Rep. Fenton-Fung introduces bill to
require security watermark on mail ballots


STATE HOUSE — Rep. Barbara Ann Fenton-Fung (R-Dist. 15, Cranston) has introduced legislation that would require all official mail ballots to include a watermark for verification purposes.

The legislation (2021-H 6316), which has garnered bipartisan support, would require the Secretary of State to include on all mail ballots it provides, an easily discernable watermark for verification purposes that is also approved by the Board of Elections.

“This bill allows the voter and election officials to ensure that this is an official ballot, and not a replication made for nefarious purposes,” said Representative Fenton-Fung.  “Let’s find common ground and bipartisan approaches to improve the security of our election system when we can; and to that, H 6316 is a great start.”

The bill is modeled on legislation that was recently approved nearly unanimously by the Tennessee state legislature. The bill was touted as a simple and commonsense measure that would prevent election fraud while having little financial impact on the state.

The legislation, which is cosponsored by House Minority Whip Michael W. Chippendale (R-Dist. 40, Foster, Glocester, Coventry), Rep. David J. Place (R-Dist. 47, Burrillville, Glocester), House Minority Leader Blake A. Filippi (R-Dist. 36, New Shoreham, Charlestown, South Kingstown, Westerly) and Rep. James N. McLaughlin (D-Dist. 57, Cumberland, Central Falls), has been referred to the Committee on State Government and Elections.



For an electronic version of this and all press releases published by the Legislative Press and Public Information Bureau, please visit our Web site at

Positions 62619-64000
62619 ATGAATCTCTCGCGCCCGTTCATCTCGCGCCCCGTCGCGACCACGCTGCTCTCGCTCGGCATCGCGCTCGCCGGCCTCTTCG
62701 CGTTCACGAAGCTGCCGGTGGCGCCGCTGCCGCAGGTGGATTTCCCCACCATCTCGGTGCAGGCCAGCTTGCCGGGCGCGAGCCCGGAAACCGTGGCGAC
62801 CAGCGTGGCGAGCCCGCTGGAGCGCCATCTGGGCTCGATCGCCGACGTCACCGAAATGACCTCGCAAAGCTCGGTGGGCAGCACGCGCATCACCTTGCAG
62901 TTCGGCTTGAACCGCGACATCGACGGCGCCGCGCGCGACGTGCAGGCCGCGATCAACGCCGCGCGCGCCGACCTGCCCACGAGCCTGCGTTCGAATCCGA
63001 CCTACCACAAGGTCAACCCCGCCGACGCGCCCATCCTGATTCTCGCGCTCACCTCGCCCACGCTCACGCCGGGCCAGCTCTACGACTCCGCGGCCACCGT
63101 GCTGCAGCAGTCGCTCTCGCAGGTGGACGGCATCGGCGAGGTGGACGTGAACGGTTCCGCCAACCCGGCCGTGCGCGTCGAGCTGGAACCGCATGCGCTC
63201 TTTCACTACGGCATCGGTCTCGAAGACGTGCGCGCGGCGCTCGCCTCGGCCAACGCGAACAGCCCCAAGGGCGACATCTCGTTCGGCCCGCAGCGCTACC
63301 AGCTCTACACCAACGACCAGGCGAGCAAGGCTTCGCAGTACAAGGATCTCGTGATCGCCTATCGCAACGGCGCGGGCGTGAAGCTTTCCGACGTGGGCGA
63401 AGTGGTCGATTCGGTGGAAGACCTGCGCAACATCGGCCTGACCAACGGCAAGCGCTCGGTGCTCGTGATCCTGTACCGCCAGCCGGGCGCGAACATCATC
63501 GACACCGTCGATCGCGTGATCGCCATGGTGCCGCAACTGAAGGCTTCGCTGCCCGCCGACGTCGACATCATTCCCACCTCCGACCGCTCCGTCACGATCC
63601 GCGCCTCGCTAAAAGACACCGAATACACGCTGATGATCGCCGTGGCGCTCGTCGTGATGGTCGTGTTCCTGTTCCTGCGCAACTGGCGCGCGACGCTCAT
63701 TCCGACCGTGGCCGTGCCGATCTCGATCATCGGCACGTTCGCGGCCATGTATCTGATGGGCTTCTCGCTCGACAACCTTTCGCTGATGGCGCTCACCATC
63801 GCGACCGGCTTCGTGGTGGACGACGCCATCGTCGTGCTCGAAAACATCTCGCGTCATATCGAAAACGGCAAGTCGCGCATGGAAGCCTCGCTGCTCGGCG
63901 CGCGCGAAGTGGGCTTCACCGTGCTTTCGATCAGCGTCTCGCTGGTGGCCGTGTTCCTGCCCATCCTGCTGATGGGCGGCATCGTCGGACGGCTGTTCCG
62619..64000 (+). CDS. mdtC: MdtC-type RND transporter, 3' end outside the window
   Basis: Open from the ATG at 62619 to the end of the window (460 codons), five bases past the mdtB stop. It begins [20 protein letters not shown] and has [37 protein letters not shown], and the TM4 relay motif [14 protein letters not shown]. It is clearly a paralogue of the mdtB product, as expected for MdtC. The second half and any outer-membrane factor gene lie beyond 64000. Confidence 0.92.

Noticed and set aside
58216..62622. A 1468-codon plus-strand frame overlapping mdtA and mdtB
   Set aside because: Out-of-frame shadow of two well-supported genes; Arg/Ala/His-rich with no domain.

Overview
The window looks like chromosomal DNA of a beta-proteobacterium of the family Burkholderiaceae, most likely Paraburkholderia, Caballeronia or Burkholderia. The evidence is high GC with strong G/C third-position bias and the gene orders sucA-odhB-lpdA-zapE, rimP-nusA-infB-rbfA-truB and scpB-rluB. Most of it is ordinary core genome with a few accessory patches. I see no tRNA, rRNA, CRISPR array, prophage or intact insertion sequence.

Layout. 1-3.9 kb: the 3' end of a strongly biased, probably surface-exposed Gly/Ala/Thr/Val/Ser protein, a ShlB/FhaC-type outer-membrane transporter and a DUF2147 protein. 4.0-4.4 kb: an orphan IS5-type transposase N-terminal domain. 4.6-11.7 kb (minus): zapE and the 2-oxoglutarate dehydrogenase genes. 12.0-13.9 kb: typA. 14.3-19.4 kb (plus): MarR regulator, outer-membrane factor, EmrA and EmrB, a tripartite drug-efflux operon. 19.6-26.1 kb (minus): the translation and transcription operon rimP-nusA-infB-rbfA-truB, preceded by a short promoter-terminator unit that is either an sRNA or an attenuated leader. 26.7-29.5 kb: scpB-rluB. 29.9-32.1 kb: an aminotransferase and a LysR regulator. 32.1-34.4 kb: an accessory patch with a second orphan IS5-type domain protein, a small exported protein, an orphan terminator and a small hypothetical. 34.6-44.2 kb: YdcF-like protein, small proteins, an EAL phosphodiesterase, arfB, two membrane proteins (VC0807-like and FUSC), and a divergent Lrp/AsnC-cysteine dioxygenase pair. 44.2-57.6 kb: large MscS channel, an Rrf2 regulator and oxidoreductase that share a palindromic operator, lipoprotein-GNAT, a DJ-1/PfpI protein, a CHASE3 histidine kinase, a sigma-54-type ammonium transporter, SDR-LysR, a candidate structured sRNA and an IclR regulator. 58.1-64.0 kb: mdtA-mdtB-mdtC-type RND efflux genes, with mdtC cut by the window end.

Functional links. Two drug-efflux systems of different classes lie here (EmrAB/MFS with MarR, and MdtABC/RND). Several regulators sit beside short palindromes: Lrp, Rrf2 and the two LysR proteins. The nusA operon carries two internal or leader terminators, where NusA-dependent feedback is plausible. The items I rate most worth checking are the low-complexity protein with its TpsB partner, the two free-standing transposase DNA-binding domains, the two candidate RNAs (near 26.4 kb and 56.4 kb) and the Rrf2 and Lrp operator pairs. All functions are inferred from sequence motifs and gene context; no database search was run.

Federal Reserve Chair Jerome Powell thinks the U.S. labor market should gradually improve in coming months. Powell testified in a House hearing and said inflation should be temporary. He cited "supply bottlenecks" as a key reason for the current inflation.       The White House is admitting it may not reach President Biden's goal to have 70-percent of the adult population partially vaccinated by the 4th of July. COVID coordinator Jeff Zients [[ ZYE-entz ]] told reporters that falling short should not undermine the enormous progress that has been made over the past few months. Zients said they will still continue to encourage 18-26 year olds to get vaccinated.       The president of the Tokyo Olympics Organizing Committee says it's still a possibility no spectators will be allowed at the Games. This comes after yesterday's announcement where Seiko [[ say-KOH ]] Hashimoto said a limited number of locals would be allowed to attend. Hashimoto said they may have to bring down the number of spectators or allow no fans inside venues at all if COVID-19 cases surge.       Connecticut is now 19th state in the U.S. to legalize recreational marijuana. Governor Ned Lamont signed the bill into law Tuesday at the state Capitol in Hartford. The measure was passed by state lawmakers during a special session last week and it legalizes recreational marijuana for adults age 21 and older by July 1st.       Board members of a Colorado town, 50 miles north of Durango, are challenging the mayor's decision to not recite the Pledge of Allegiance at city meetings. Silverton Mayor Shane Fuhrman calls the pledge divisive and unilaterally decided to nix it. During public comments, one woman stood up and asked to recite the pledge and was joined by several others.       Dating app Bumble is giving its entire staff a week off so they can rest and recharge. A spokesperson for the "woman-first dating app" says their entire staff comprising of more than 750 employees will all get a paid week off. The spokesperson said the company's move is aimed at combating employee burnout, and comes in response to COVID vaccination rates increasing and restrictions easing.